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In a recent study published in iScience, researchers assessed the effect of severe acute respiratory syndrome coronavirus 2 (SARS-CoV-2) infection with a non-Omicron variant on SARS-CoV-2 BA.4/5 neutralization.
The interval between vaccination and infection influences the production of cross-neutralizing antibodies against the SARS-CoV-2 Omicron BA.1 variant; a longer period results in a higher generation of cross-neutralizing antibodies. Furthermore, a longer gap between the initial two vaccinations elicits more neutralizing as well as spike (S)-binding antibodies against Omicron BA.1 and non-Omicron variants of concern (VOCs) than the conventional dose interval.
Other variables, including symptoms, the causal viral strain, and viral replication, are anticipated to influence the immune system’s response to SARS-CoV-2 infection. The primary causes of humoral immune responses against SARS-CoV-2 during breakthrough infections have not been thoroughly explained.
In the present study, the team analyzed the associations between the magnitude of cross-neutralization activity elicited against SARS-CoV-2 variants, mainly Omicron sub-lineage viruses.
Using upper respiratory materials obtained within four days of SARS-CoV-2 diagnosis or symptom onset, the team undertook a virological characterization of 220 breakthrough coronavirus disease 2019 (COVID-19) patients diagnosed post-second immunization. The team described the acute phases as the span within four days of diagnosis, while the convalescent phase was seven days following diagnosis or symptom onset.
For additional analysis, 26 cases in which sera were obtained during the acute phase as well as 51 cases in which sera were collected during the convalescent phase, were included. In these instances, serum-neutralizing activity was evaluated using live virus-based techniques.
Polymerase chain reaction (PCR) and analysis of the viral genome performed for spike mutation detection revealed that most infected viruses were either SARS-CoV-2 Alpha or Delta variants. In upper respiratory samples, infectious viral titers and viral ribonucleic acid (RNA) loads were considerably greater in Delta-infected people than in Alpha-infected persons. However, infectious viral titers and viral RNA loads were positively associated with the same magnitude in both variants, indicating no difference between the variants in the association between the infectious viral quantity and viral RNA levels.
These findings indicate that Delta replicated more rapidly in the upper respiratory tract of people with a breakthrough infection. During the convalescent period, the anti-S antibody titers were equivalent to cases with breakthrough infection with no report of prior infection.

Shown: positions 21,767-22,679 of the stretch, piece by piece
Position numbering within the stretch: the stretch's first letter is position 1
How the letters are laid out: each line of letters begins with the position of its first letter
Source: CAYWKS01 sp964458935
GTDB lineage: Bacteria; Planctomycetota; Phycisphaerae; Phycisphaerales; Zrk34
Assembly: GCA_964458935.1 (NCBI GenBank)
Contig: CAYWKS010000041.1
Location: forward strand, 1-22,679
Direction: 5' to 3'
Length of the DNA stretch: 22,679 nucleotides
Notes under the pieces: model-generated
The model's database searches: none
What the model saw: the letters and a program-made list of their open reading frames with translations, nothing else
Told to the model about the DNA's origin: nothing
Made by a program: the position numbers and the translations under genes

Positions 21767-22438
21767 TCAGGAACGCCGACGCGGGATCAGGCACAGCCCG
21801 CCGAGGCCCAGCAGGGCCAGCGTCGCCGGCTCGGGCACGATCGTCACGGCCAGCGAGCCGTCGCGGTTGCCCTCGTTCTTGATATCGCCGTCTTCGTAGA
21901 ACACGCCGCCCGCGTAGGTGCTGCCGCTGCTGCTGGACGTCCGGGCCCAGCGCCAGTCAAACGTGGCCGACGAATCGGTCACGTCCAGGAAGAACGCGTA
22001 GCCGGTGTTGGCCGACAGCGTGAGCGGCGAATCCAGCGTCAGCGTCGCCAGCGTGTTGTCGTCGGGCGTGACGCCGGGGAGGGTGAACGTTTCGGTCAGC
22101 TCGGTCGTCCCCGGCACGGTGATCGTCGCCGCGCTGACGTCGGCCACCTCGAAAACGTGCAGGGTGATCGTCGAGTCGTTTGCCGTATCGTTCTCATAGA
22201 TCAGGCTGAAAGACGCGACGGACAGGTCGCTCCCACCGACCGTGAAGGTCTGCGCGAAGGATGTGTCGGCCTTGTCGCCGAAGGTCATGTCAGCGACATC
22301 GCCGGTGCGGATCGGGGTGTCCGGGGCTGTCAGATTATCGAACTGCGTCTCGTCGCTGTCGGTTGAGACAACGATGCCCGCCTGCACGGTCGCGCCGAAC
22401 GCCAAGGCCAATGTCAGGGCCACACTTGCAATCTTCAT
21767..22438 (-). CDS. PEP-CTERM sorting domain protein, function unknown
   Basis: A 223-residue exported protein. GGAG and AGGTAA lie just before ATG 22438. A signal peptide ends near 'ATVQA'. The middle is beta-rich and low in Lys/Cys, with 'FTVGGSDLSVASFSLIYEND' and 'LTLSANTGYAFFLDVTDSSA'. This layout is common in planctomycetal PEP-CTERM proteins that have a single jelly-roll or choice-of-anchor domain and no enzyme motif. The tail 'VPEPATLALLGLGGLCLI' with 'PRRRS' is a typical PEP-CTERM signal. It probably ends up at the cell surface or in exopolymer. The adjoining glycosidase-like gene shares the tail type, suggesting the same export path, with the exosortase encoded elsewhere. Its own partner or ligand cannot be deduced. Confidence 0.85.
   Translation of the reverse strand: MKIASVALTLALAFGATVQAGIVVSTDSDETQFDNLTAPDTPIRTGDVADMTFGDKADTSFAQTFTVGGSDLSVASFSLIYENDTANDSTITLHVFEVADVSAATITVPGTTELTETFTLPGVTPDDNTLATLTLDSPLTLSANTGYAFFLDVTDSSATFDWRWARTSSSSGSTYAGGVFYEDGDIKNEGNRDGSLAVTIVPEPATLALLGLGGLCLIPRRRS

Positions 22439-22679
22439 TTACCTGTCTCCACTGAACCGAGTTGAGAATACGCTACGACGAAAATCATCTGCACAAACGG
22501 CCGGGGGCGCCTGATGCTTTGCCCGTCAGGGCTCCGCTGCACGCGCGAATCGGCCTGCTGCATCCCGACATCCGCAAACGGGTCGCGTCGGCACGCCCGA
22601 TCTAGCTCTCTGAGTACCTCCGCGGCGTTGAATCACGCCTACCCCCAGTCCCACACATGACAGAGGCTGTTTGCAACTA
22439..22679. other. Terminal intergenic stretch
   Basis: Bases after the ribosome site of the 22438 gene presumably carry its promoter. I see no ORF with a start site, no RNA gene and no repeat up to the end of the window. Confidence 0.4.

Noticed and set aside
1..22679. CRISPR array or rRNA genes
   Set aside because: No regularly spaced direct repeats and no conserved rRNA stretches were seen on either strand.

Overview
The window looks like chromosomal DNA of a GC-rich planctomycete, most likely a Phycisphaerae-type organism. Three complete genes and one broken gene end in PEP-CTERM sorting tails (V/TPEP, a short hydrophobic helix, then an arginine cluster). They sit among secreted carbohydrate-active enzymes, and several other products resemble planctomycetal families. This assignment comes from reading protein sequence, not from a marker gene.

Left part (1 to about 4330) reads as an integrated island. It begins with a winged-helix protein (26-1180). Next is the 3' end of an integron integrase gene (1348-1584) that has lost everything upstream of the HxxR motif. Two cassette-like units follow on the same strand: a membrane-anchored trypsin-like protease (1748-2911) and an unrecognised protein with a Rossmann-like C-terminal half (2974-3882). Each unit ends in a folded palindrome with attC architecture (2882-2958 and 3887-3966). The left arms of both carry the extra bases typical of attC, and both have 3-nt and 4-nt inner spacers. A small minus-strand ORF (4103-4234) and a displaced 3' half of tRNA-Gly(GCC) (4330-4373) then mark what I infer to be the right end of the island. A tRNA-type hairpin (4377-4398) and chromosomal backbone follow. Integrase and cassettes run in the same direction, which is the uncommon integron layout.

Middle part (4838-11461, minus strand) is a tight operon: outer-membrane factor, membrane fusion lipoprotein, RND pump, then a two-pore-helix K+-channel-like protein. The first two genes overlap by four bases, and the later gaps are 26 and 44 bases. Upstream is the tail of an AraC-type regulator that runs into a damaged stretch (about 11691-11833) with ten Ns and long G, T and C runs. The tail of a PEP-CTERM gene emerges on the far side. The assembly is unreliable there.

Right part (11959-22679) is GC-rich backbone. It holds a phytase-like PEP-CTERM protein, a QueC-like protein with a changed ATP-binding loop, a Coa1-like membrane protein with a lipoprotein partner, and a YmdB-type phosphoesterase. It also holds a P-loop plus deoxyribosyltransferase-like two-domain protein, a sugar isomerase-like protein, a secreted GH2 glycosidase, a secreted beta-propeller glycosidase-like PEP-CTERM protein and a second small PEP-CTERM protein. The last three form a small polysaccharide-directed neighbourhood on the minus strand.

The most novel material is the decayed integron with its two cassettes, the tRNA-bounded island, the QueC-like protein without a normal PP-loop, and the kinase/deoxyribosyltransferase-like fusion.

In the convalescent phase, neutralizing activity associated with all variants was greater than in the acute phase. The neutralizing activity of acute phase sera against Beta, Delta, and Omicron BA.1, BA.2, and BA.4/5 viruses were lower than that of the ancestral strain, while over half of all the BA.4/5 neutralizing titers were found to be less than the detection limit. The neutralizing activity of convalescent phase sera against the Beta and Omicron BA.1, BA.2, and BA.4/5 viruses was lower than that of the original strain.
Notably, there were no discernible variations in neutralizing activity between BA.1, BA.2, and BA.4/5 viruses among serum samples obtained from convalescent-phase patients, indicating minor antigenic differences across Omicron sub-lineages detected in non-Omicron breakthrough serum samples.
The convalescent and acute neutralization titers against BA.2 were lower than those against the ancestral strain. Convalescent phase sera obtained from Delta breakthrough sera had more neutralizing activity against Beta and ancestral variants than convalescent phase sera from Alpha breakthrough infections, but both exhibited equal neutralization activity against Delta and Alpha variants.
Infection with the Delta variant was favorably linked with neutralization titers against the ancestral and Beta viruses, supporting the aforementioned results. In contrast, the period between vaccination and infection was positively linked with neutralization titers to ancestral, Beta, and Omicron BA.1, BA.2, and BA.4/5 infections in convalescent-phase sera.
In addition, there was a substantial correlation between viral load in the upper respiratory and neutralization titers in response to all variants in convalescent-phase serum samples. This showed that the viral load detected in the upper respiratory tract during diagnosis modulated antibody responses throughout the convalescent period following a new infection.
The team investigated the association of the causal viral lineage with variant-serum distances and observed no changes between the convalescent and acute phases. This showed that the extent of serum neutralization did not differ between the Delta and Alpha breakthrough infections. Furthermore, the Delta and Alpha breakthrough infections affected the magnitude of neutralization against diverse antigenic variants equivalently.
Overall, the study findings discovered that non-Omicron breakthrough infections induced strong cross-neutralizing action against SARS-CoV-2 Omicron variants such as the BA.4/5 sub-lineage across the antigenic barrier. The results indicated that the duration of the post-vaccination incubation interval, and not the antigenicity associated with the infecting virus or the viral load detected in the upper respiratory tract, is a crucial factor in extending neutralization to antigenically different viral variants.